I’m embarrassed to ask this since I’ve been using Renoise for four years (and making music for longer), but I’m really struggling with the mixing process of my songs.
OK Here’s the deal. When I make my songs I try to maximize the volume as much as possible, but when I listen to them they’re much, much quieter than other songs.
If you go to my myspace page http://www.myspace.com/theDDtMM or download the mp3 from CTG music http://www.ctgmusic.com/song.php?id=15962 and compare them with other songs you’ll hear what I’m talking about. I felt like I did a good job giving my instruments different frequency spaces in the mix. I even slapped a compressor at the end of the song just so I could get some more volume (I was desperate).
So what the heck am I doing wrong? This problem has been plaguing me for years.
The one thing I notice is that my cymbol crashes cause big spikes. Maybe I should just lower them and that would fix everything?
Any advice would help. I can’t get my mind to wrap around this problem.
Loudness comes from mastering. But good mastering comes from a good mixdown, which requires good recordings and a good arrangement to be loud. So the whole process matters, but it’s the limiter at the end that does most of the work.
Don’t try to maximise the volume as much as possible when making your songs. Do try to make the volume loud (that is, make the mix sound relatively loud by using good EQ, levels etc.), but don’t mix with a limiter on the master bus. Don’t worry too much about making it loud until the mix is complete and you’re mastering the output. A mixdown is supposed to be relatively quiet because it’s not mastered.
About your mix, try working on setting your levels right first, because they’re out by a lot. Start with the kick reading around -8.5 dB and work on adding the other instruments, keeping the mix at least 3.0 dB below clipping. You’ll probably want to start a bit lower with this sort of kick, and work on compressing dynamic instruments to keep the volume under control. There’s a lot that needs to be done before mastering can make this really loud. Try to EQ the instruments to fill their own space, particularly you need more upper bass and less mids, and less treble.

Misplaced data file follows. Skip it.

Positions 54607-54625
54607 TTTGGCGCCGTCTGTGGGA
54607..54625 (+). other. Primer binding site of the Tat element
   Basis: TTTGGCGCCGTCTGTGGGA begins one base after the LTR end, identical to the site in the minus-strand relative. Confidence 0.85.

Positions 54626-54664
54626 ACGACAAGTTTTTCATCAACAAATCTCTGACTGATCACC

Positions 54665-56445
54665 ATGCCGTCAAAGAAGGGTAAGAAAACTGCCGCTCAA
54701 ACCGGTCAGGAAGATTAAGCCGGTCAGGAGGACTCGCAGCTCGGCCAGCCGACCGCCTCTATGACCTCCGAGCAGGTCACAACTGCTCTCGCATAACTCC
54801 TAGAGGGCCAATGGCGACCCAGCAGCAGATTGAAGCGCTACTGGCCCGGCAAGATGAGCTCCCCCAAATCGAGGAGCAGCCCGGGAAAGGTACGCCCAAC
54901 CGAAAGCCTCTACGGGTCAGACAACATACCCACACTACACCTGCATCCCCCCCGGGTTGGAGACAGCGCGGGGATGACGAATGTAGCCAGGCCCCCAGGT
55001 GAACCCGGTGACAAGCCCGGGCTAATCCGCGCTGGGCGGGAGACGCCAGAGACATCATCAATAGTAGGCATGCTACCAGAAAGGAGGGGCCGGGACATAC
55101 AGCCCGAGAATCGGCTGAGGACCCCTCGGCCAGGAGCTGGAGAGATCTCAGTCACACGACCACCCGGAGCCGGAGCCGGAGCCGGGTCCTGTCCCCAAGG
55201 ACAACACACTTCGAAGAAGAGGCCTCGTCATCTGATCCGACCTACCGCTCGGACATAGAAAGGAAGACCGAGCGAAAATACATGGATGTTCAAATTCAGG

You can limit this a lot more by lowering the threshold, but it won’t sound good if the mix isn’t right first. Keep the volume low when monitoring and try to get some monitors to make the process easier and more precise.
My personal opinion on mixing and mastering is that if you make everything loud, nothing will really sound loud. Like image processing, where a good image needs contrast, good sound needs dynamic range. There needs to be highs and lows, there needs to be negative space, and there needs to be a lull before the big boom. Think of your sound spectrum as a canvas… if you paint it all the same color, it will look fairly dull.
Individual sounds, while sounding great with an EQ that brings out all the frequencies, don’t always sound good in a mix. I often filter out frequencies that I don’t need on each channel, especially ditching the bass on synths, because bass muddies up mixes very easily, and synth presets often have way too much bass because they’re used to “Sell” the synth by making it sound good by itself. I take the DnB mentality that the bass and the upper frequencies should often be handled by different instruments that are filtered to sit in different areas of the spectrum. As I’ve said in posts before, I also try as much as possible to ditch note/drum sustains and I rarely use reverb… I do this in a variety of ways, including tightening up my envelopes, and using gates + downward expansion. Finally, using a multiband downward expander like the one in ozone (see my mini-tut post on it) can help cut through bass before shoving the entire mix through exciters/final eqs/compression(gah!)/whatever. But, as with all my posts, because my methods often get shot dow, keep in mind this is all my personal opinion. Hope it helps!
To any future reader of this post I’d say checking out “Ride the Lighting” was possibly the best thing for me to see. It is a good example of everything that has been discussed. I had some positive (though sounding crappy in a different way) results. In a couple of hours I made a much, much louder sounding track. Hopefully with more tweaking it’ll sound good too!
I also copied that post in Conner’s reply. I will memorize it tonight.
just some emancipation is needed.
But to come back to the topic:
You can also do some multiband compression with Renoise without plugIns.
I made this to avoid pumping and have a strong subbass. Here is a sourcefile to a song that I has started some while ago and haven’t finished it yet.